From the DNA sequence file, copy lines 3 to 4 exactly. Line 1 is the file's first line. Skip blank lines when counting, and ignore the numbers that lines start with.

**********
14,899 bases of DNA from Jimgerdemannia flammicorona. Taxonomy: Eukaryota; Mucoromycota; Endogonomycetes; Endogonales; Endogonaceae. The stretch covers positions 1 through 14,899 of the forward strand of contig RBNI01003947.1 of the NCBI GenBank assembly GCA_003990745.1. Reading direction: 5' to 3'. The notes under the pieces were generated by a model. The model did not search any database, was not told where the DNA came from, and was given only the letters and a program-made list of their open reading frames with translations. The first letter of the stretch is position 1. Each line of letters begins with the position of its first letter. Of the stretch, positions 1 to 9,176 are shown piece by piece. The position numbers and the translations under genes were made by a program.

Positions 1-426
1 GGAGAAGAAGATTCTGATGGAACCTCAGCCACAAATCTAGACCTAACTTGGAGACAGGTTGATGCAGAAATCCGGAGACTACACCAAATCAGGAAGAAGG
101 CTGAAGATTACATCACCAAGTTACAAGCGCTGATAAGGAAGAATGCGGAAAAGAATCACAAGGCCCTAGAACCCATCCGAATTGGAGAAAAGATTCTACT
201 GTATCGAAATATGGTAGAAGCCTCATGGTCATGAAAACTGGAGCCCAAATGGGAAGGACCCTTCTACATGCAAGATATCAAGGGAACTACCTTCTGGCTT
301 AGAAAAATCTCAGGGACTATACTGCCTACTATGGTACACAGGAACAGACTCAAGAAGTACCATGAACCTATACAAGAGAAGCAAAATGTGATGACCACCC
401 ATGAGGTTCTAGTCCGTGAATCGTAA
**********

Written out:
1 GGAGAAGAAGATTCTGATGGAACCTCAGCCACAAATCTAGACCTAACTTGGAGACAGGTTGATGCAGAAATCCGGAGACTACACCAAATCAGGAAGAAGG
101 CTGAAGATTACATCACCAAGTTACAAGCGCTGATAAGGAAGAATGCGGAAAAGAATCACAAGGCCCTAGAACCCATCCGAATTGGAGAAAAGATTCTACT